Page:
Change...get used to it!

  • Published
  • By Col. Rodney Petithomme
  • 56 Fighter Wing Det 1, commander
There is one thing you can always count on with life in the United States Air Force, and that's change. Changes can be incredibly big - like the options enacted in our current force reduction programs or the proposal the Chief of Staff of the Air Force is considering to eliminate entire fleets of aircraft. Changes can also be small with respect to the Air Force as a whole but have an enormous impact on your personally at the same time. For example, my youngest daughter just turned 15 and will be starting driver's education next month; this is a huge change for our family but hopefully a blip on the screen here at Holloman!

Holloman Air Force Base has experienced significant changes in the 25 years since I arrived as a fired-up, young second lieutenant in the summer of 1989. Back then we had three operational F-15 Eagle squadrons flying in the local area and training for combat that would come in the not-too-distant future. Who could know that in January of 1990 we would begin more than 21 years of flying combat air patrols in the skies over Iraq? When I arrived here in July 1989 we also had four AT-38 Talon squadrons training eager young fighter pilots like me who would fly, fight and win in combat two years later. The test track was then, as they are now, developing the weapons we would employ in combat, both in Iraq and Afghanistan. I'm sure there were also a number of missions on the base of which I was completely unaware. As a second lieutenant there's a lot that goes unnoticed...

Since that time, the change at Holloman has been constant and frequent. In the early 1990s the Air Force rebranded Lead In Fighter Training (LIFT as we knew it back then) as the Introduction to Fighter Fundamentals (IFF). Although the mission of training young American fighter pilots has since moved from Holloman to other bases around the country, some of the AT-38s remained and we began training pilots form the Republic of Taiwan. Also during this time, the German Air Force moved its F-4 training from the desert of southern California to desert of southern New Mexico. They have since transitioned to the Tornado.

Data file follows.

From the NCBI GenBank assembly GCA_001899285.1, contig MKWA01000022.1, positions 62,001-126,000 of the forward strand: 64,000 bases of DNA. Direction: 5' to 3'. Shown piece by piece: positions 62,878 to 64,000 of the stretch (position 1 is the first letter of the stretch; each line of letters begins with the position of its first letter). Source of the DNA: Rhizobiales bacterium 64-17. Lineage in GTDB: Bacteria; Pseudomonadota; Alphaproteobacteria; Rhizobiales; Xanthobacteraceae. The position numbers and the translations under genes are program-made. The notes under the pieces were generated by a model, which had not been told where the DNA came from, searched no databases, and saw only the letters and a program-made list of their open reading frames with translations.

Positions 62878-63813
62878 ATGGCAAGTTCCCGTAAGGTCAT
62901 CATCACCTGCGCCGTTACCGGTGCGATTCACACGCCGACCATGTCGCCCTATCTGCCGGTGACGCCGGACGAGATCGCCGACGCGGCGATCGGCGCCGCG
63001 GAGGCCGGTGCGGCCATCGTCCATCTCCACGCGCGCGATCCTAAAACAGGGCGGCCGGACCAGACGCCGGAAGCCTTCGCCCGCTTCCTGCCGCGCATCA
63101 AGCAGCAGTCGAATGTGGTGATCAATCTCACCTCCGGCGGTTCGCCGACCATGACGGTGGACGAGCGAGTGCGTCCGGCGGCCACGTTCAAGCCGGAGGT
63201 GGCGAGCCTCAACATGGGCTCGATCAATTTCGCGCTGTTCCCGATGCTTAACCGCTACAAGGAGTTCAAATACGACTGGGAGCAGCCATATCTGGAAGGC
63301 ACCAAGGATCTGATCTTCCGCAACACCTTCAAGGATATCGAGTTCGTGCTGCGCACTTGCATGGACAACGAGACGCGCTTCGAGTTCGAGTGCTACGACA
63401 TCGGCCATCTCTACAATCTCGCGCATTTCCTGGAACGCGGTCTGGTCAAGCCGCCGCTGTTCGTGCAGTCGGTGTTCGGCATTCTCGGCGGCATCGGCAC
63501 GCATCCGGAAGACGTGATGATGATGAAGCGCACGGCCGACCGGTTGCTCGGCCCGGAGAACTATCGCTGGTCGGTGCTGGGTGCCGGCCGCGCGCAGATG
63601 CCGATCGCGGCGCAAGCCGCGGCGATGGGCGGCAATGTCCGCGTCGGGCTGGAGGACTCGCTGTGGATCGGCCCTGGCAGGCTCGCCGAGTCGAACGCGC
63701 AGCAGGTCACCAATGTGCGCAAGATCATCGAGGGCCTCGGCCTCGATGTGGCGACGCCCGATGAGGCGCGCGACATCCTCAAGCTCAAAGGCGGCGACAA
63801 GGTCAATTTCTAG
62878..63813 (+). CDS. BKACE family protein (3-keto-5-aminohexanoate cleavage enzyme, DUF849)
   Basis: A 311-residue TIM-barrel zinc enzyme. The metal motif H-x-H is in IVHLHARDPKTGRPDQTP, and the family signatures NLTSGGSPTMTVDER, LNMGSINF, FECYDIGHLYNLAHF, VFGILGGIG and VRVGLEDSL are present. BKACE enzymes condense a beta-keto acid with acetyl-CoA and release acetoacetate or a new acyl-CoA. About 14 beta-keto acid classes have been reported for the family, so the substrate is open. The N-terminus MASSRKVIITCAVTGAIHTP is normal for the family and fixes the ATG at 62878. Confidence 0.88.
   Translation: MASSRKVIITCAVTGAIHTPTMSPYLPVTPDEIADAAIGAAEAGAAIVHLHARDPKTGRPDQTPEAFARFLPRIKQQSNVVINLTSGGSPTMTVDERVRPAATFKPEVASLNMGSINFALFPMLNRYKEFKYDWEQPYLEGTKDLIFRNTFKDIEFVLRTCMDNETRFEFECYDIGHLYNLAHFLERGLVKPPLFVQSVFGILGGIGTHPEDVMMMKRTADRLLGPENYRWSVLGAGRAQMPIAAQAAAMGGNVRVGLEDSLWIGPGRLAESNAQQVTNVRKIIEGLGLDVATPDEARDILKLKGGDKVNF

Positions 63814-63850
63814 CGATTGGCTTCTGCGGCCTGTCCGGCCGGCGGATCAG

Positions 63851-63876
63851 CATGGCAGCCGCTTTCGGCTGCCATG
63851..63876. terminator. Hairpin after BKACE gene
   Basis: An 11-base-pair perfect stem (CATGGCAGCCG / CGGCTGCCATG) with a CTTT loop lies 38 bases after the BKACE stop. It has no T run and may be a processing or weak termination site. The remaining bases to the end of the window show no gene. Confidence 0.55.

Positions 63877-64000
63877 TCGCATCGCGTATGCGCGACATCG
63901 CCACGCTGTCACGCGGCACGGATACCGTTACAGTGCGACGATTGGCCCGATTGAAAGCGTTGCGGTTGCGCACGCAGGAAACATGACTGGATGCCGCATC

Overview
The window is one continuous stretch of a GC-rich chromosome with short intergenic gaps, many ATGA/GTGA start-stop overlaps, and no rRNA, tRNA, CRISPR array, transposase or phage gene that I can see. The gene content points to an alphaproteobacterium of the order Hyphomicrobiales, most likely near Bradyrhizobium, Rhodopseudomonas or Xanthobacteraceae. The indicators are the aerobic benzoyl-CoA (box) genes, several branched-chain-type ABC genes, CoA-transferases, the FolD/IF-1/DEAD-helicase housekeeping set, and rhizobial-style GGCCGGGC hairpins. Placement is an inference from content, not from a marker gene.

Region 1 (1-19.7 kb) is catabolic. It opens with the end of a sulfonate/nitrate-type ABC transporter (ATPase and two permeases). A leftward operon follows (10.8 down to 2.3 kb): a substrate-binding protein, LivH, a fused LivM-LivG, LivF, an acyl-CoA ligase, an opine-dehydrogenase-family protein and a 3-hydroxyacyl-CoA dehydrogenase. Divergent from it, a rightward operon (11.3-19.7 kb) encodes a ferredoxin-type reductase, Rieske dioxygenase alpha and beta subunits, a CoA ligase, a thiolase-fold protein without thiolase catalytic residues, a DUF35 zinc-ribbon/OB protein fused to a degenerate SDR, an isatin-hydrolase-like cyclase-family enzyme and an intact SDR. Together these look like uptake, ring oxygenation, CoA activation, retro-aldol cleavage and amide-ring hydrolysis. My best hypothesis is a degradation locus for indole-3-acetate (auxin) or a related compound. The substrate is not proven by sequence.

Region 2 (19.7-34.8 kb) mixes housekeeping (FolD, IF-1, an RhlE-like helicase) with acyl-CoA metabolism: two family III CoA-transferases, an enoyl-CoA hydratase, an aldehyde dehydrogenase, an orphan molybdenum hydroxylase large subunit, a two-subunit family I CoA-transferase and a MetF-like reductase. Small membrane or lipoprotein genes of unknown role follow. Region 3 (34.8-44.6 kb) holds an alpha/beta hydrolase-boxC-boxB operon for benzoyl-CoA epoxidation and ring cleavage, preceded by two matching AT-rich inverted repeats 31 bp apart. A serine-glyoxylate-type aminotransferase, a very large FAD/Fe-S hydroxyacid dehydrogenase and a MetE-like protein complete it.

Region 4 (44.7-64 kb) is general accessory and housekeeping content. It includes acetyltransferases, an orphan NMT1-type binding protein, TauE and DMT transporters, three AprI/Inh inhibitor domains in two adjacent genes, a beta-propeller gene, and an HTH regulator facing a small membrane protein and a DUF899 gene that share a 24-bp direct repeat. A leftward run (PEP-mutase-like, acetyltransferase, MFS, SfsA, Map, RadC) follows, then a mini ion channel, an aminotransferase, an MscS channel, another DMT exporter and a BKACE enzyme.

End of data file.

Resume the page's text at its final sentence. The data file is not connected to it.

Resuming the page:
In June of 1992, the last F-15s departed Holloman and were replaced by three squadrons of Stealth Fighters, the battle tested F-177 Nighthawk (affectionately referred to as "Stinkbugs" by many of us). The F-117 called Holloman home for about 16 years, and in 2006 the Air Force announced that the first generation of Stealth Fighters would be replaced with the next: the F-22 Raptor. In October of 2009, Holloman gained another training mission as the 49th Wing stood up Remotely Piloted Aircraft training and became the second academic schoolhouse for both MQ-1 Predator and MQ-9 Reaper pilots and sensor operators. The winds of change at Holloman continued to rustle though, and the F-22 mission was, as we are all aware, short-lived. In the coming months the Raptors - as the AT-38s, F-15s and F-117s before them - will depart for other bases.

This summer, Holloman will yet again add to its legacy of education as the first of over 50 F-16 Fighting Falcon jets arrive and we begin training F-16 pilots. The change will be gradual at first, with aircraft arriving at a rate of about four per month until we have an entire squadron of 25 aircraft here by September 2014. One year later the second squadron will arrive, and by Oct. 1, 2015, the 54th Fighter Group will be complete! Five new squadrons in the next two years will make a significant positive and lasting impact on this base. It's a good thing the club's renovation is almost complete; all those young fighter pilots will be looking for a place to discuss the tricks of their new trade in detail. It's amazing how much learning is done after official hours in a club lounge.

Holloman has come full circle - like that young fighter pilot who arrived at the main gate with everything I had packed in my shiny silver 1978 Corvette so many years ago. Soon the next generation of fighter pilots will be driving through the gate - and we will welcome them to the fold.

Team Holloman, get ready!